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Sikh temple hosts 18h anniversary of forgiveness to the post 9-11 arson attack

November 22

A special gathering has been organized on Saturday at Gobind Sadan, the Sikh Temple and Interfaith Meditation Center in New York to celebrate the 18th anniversary of the response of forgiveness to the post 9-11 arson attack, which overcame the hatred, healed, transformed the lives of those involved and rebuilt a community of love.

In the midst of the blaze, the Holy Scripture, Guru Granth Sahib, did not burn.

This year is especially auspicious as they join the world-wide Sikh community in celebrating the 550th anniversary of Guru Nanak Dev ji, the founder of the Sikh tradition, who set the standard for a world without walls. “Everyone is part of my community, I see no one as an ‘other’” which formed the cornerstone of response.

Gobind Sadan was the site of an arson attack, two months after 9/11, by 4 local teenagers who mistook the Sikh’s turbans for followers of bin Ladan and were caught up in the hysteria.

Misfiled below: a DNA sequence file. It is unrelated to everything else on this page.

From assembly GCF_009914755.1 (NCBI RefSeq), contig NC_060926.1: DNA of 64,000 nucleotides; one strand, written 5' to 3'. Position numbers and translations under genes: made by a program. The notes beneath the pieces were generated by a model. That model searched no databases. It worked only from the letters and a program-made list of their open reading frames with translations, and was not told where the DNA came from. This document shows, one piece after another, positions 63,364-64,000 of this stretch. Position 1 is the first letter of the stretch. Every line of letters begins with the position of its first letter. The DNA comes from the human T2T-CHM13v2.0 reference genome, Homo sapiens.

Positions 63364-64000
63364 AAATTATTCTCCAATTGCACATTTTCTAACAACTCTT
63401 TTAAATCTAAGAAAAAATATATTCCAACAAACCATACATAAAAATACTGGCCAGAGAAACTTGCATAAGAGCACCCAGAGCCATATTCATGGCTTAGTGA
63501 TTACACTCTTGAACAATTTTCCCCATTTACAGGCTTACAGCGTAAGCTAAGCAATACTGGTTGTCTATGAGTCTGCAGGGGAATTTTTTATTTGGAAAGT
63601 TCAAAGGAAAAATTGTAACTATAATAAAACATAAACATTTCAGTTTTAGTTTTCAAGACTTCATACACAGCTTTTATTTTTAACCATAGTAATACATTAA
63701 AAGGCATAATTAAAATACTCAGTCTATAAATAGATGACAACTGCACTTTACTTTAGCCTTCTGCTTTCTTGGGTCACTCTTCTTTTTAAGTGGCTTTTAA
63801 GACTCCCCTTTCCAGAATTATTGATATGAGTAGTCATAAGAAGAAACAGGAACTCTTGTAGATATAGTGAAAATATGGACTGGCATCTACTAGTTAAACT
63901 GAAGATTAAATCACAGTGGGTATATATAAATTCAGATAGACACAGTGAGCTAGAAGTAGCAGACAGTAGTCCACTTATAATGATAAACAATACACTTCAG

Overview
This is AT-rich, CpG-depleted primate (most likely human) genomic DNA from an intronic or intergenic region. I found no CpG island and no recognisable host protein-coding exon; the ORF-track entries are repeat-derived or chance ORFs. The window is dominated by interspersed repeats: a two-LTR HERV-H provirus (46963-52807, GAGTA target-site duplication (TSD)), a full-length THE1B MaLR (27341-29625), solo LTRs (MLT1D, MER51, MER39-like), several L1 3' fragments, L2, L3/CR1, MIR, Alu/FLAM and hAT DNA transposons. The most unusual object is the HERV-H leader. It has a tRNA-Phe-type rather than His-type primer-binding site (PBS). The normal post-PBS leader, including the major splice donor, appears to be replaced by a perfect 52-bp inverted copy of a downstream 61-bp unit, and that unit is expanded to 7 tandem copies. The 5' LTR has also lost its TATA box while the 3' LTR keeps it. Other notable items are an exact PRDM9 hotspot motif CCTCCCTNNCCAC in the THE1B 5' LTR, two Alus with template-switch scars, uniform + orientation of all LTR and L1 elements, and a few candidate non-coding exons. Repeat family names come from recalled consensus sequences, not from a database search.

Members of Gobind Sadan following their religious tradition forgave the attackers and still try to keep in contact with them today.

“At a time when our country and the world is deeply divided, let us gather and celebrate our shared values and commitment to making a better world for future generations,” said Ralph Singh, a founding member of Gobind Sadan and lead speaker.

Ralph Singh was recently invited to speak at a major celebration in Houston, Texas, and was able to also meet the family and offer a eulogy for Sandeep Singh Dhaliwal, the Sikh police officer killed in the line of duty.

Officer Dhaliwal was the first observant Sikh deputy in Harris County, Texas, and one of the first law enforcement officers nationwide to wear Sikh articles of faith, a beard and turban, while on duty.

While Sikhs are the 5th largest religious community worldwide, ignorance still leads to regular attacks on Sikh adults and bullying incidents against Sikh children.

Their teachings call on them to “Recognize everyone as one human race.”

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